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Biden headed for historic margin in California, poll shows

Former Vice President Joe Biden speaks during a campaign event July 14 in Wilmington, Del.
Former Vice President Joe Biden leads President Trump 65% to 29% in California, the latest UC Berkeley Institute for Governmental Studies poll indicates.
(Associated Press)

With one week to go before the 2020 campaign ends, California remains on track to hand former Vice President Joe Biden a victory by the largest margin for a Democratic presidential candidate in state history, the final UC Berkeley Institute for Governmental Studies poll indicates.

Biden leads President Trump 65%-29%, the poll finds. That 36-point margin would top the 30-point advantage that Hillary Clinton amassed against Trump in 2016, the previous record for a Democrat. The only larger victory in state history came exactly a century ago, in 1920, when Warren G. Harding, the Republican, beat James Cox, the Democratic candidate, by 42 points.

The likely outcome in California has never been in much doubt. The former vice president consistently has led Trump by huge margins in statewide polls for the past two years. The Republican ticket has never pretended to contest the race in the state, despite California’s large trove of 55 electoral votes, visiting for fundraising but not much else.

A Republican hasn’t carried California in a presidential contest since George H.W. Bush in 1988, and the state hasn’t been competitive in more than a generation.

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Biden leads among Californians of all races and regions of the state, with his strongest support coming from Los Angeles County (73%) and the Bay Area (77%) and among voters younger than 30 (75%), Black voters (84%), Latinos (72%) and Asian and Pacific Islanders (71%).

Among white voters, Biden leads 61%-34%, the poll finds. White voters who did not graduate from college — Trump’s core group of supporters nationally — divide closely in California, with the president holding a 50%-45% edge. Biden has a huge advantage among college-educated white voters, 74%-21%. The one group of Californians among whom Trump has a clear lead are white, evangelical Christians, who favor him by 69%-22%.

As is true elsewhere in the country, Biden has united Democrats behind him, winning 95% of the party’s voters, while Trump has failed to hold support of a small, but significant, slice of Republicans. Only 2% of self-identified Democrats say they plan to vote for Trump, but 8% of self-identified Republicans say they plan to vote for Biden.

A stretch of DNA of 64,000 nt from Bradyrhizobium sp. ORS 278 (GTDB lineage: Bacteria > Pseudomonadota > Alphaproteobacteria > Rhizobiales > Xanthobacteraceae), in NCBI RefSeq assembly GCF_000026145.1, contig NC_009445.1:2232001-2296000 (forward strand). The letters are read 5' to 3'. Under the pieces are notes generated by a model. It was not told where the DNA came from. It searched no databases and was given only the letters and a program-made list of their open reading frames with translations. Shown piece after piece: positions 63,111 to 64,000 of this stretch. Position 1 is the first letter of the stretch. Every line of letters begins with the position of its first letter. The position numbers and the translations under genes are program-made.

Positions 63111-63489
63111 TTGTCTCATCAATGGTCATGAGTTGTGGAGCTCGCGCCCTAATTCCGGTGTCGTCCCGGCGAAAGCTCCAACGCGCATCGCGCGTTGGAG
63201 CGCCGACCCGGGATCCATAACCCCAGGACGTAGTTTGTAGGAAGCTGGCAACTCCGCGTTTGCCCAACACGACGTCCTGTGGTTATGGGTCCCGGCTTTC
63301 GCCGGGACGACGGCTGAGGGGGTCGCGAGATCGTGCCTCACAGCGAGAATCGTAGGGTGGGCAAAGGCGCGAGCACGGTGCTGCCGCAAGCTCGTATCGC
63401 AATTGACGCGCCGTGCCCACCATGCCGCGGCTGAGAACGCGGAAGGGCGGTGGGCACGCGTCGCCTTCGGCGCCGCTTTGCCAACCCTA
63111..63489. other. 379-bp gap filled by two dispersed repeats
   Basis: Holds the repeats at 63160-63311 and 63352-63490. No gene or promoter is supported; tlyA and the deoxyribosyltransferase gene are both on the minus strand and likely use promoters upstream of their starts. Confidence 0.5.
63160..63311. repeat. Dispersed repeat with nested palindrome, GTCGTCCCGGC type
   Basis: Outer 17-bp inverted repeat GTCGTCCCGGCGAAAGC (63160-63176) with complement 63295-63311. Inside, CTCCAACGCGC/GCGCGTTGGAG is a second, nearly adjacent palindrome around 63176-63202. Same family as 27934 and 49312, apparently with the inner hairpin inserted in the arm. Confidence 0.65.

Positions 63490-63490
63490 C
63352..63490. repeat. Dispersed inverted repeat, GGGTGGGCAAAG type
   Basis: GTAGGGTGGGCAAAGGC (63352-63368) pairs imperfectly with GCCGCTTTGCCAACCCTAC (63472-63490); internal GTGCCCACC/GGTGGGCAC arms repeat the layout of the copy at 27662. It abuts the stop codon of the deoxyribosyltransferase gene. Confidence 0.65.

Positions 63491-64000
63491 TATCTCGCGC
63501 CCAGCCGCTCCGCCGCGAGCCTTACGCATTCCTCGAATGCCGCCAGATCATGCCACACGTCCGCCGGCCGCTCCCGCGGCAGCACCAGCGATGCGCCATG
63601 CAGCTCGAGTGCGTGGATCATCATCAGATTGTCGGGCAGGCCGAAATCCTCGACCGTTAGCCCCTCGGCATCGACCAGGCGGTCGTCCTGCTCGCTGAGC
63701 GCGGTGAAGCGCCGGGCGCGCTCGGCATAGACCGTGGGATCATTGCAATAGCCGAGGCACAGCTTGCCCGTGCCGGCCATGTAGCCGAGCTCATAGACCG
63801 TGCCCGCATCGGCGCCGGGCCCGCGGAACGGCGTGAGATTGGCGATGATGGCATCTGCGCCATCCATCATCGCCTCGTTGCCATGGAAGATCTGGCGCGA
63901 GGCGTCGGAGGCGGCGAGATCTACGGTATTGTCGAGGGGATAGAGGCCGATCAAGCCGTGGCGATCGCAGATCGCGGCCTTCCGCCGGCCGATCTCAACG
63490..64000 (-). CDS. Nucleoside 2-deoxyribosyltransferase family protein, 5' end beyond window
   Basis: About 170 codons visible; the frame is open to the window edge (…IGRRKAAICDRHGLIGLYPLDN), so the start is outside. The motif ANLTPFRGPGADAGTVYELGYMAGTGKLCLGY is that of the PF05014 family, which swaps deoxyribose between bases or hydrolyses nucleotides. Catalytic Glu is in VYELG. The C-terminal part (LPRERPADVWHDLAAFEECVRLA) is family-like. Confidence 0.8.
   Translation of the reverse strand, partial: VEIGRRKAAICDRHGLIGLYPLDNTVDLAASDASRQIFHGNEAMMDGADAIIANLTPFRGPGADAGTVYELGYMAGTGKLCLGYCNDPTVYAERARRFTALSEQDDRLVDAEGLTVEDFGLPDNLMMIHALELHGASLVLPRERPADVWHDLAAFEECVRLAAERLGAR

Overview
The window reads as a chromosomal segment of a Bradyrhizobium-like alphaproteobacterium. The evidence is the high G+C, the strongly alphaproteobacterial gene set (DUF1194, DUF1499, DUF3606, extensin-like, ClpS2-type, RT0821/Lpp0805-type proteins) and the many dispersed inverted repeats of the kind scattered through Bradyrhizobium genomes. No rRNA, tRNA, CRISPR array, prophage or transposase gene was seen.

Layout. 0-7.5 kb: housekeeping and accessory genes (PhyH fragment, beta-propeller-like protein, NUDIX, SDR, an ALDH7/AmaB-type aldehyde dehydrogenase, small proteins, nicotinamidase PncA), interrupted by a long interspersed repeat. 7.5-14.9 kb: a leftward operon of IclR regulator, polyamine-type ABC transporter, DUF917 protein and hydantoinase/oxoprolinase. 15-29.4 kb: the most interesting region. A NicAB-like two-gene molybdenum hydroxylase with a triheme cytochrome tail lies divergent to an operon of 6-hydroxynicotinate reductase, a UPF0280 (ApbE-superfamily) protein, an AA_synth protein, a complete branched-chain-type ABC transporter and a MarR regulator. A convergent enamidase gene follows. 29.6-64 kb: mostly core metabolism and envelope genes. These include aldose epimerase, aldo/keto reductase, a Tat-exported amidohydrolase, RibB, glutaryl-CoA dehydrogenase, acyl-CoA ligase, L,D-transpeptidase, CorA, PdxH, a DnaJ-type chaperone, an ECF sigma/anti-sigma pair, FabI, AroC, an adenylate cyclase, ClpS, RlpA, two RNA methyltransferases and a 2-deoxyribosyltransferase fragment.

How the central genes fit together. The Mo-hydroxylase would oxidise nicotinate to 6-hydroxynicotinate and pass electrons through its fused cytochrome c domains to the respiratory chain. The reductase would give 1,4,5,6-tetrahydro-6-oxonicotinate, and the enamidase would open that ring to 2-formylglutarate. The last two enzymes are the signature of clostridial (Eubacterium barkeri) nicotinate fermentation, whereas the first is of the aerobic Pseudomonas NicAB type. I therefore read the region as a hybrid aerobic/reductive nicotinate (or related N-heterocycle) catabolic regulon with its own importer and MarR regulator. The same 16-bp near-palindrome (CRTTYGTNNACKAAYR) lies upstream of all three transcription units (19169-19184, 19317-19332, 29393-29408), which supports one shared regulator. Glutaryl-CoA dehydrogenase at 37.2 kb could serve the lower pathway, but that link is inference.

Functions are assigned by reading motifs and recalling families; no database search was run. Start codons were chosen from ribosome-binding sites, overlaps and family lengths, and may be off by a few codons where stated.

Since Sen. Kamala Harris launched a bid for the Democratic presidential nomination, the problems of the country she wants to help lead have inched closer to her Brentwood doorstep.

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Biden’s backing also extends broadly through the ideological range, with 91% of those who identify as “very liberal” backing him, along with 96% of those who call themselves “somewhat liberal,” 69% of moderates and 17% of those who label themselves “somewhat conservative.” Trump gets 91% of those who call themselves “very conservative” — a relatively small slice of voters in California.

The Berkeley IGS poll also asked voters about the vice presidential candidates. The vast majority of voters in both parties see Vice President Mike Pence as a conservative. Voters have a more divided view of Sen. Kamala Harris, Biden’s running mate. Republicans overwhelmingly see her as liberal. Democrats are more divided: One-third of Biden voters call Harris either moderate (26%) or conservative (7%).

The Berkeley IGS poll, supervised by pollster Mark DiCamillo, was administered online in English and Spanish from Oct. 16-21 among 6,686 registered voters, 5,352 of whom are considered likely to vote in the November election. The margin of error for the full sample is estimated at roughly 2 percentage points in either direction. Further details on the poll questions and data can be found at the Berkeley IGS website.


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